France's Emperor Napoleon III was an early proponent of aluminum. He hoped the
lightweight metal could be used to produce weapons and armor, giving his soldiers
an edge in battle. The emperor funded the work of Henri Sainte-Claire
Deville, who found a chemical
method for obtaining pure aluminum, but it was still a slow process. History tells the story that Napoleon III was
so frustrated with progress on aluminum he had much of France's stock melted
down and turned into cutlery. While he and his honored guests used aluminum
utensils, everyone else at the imperial dinner table made do with gold.
In 1884, when the
Washington Monument (U.S. national monument to first president, George
Washington) was completed, it was capped with a large casting of aluminum. The
capping ceremony and the dedication of the monument were given front-page
coverage in the nation's newspapers and the aluminum point (or apex) was
described in glowing detail.
At the time, a pound of
aluminum was worth US$16 (about US$425 in today's dollars). Two years later, a commercially viable method
for purifying bauxite ore and extracting aluminum was discovered by Austrian chemist Carl Joseph
Bayer. By 1889 the price had fallen to US$2
per pound. Within 10 years of commercial refining, it plummeted to just US 50
cents a pound (about US$13 in today’s dollars).
The modern production of aluminum metal is based on the Bayer and Hall–Héroult
The availability of aluminum at
the turn of the 20th century spurred on the age of flight and the Space Age. In 1903, Wilbur and Orville Wright were struggling with the
design of their first aircraft, the one that would go on to make history. A collaborator suggested using an alloy of
aluminum and copper for the block of their four-cylinder engine. The 180-pound engine — 20 pounds lighter than
designed, thanks to the aluminum — exceeded expectations and let the Wright
Flyer take off. While the rest of the Wright
Brothers’ plane was made of wood and fabric, by the end of the 1920s aluminum made
an obvious choice for the fuselage of ever faster planes.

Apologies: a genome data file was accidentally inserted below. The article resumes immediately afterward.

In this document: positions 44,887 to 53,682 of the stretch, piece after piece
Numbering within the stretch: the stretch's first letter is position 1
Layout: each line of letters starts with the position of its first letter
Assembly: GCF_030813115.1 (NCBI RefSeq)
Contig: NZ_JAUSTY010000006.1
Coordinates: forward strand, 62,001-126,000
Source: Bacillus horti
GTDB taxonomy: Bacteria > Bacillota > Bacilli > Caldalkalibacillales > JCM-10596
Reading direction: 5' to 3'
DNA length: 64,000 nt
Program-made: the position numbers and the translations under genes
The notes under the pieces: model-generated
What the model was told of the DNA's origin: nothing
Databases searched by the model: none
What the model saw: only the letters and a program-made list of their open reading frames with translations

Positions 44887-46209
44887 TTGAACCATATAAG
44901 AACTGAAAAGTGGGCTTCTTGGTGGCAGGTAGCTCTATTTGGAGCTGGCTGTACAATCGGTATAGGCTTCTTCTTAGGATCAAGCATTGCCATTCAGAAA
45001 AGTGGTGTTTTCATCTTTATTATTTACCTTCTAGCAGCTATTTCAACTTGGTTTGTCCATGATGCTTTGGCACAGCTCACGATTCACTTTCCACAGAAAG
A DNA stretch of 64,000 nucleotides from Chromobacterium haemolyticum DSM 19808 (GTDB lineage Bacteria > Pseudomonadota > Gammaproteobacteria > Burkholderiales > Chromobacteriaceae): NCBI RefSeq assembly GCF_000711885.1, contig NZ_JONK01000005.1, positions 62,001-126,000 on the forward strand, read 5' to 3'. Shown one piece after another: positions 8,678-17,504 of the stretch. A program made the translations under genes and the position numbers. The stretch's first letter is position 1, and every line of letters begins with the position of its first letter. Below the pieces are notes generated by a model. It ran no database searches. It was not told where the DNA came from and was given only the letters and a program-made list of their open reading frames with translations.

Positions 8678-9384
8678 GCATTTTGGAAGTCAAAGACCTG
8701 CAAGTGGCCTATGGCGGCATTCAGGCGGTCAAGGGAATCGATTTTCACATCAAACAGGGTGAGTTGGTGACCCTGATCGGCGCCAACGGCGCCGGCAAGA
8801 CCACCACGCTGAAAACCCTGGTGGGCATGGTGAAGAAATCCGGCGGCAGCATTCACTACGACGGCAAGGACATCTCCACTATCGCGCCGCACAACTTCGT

Aluminum became the
dominant metal in aviation. Recycling it
was cheaper and less time-consuming than refining it from ore. So, during World
War II Americans were encouraged to turn in their aluminum cooking pots and
even aluminum foil from gum wrappers and cigarette packs, to help with the war
NASA also turned to
aluminum alloys for Apollo for the same reason that they had been so
indispensable for airplanes — weight and strength. Aluminum and aluminum alloys continue to be
an important component in 21st century space craft – including Elon
Musk’s Spacex project.
And as for the ubiquitous aluminum
beverage can, that history dates to 1959.
American beer-maker Coors was the
first to use the aluminum drink can, both for its inert impact on the taste of
the beer and to promote a culture of recycling.
At first, cold beer in
aluminum cans got a lukewarm reception. However, by the mid-1960s, the new can
had really started to catch on, even among Coors' competitors.
Atlanta-based Novelis, which is today the world’s largest producer of sheet aluminum
for cans, says more than 60% of the aluminum it produces is recycled — and most
of that comes from and goes back into cans. According to Novelis, recycling aluminum
takes only about 5% of the energy used to produce new metal. Meaning the carbon footprint from a beverage
can is smaller than it would be if the aluminum was extracted from ore.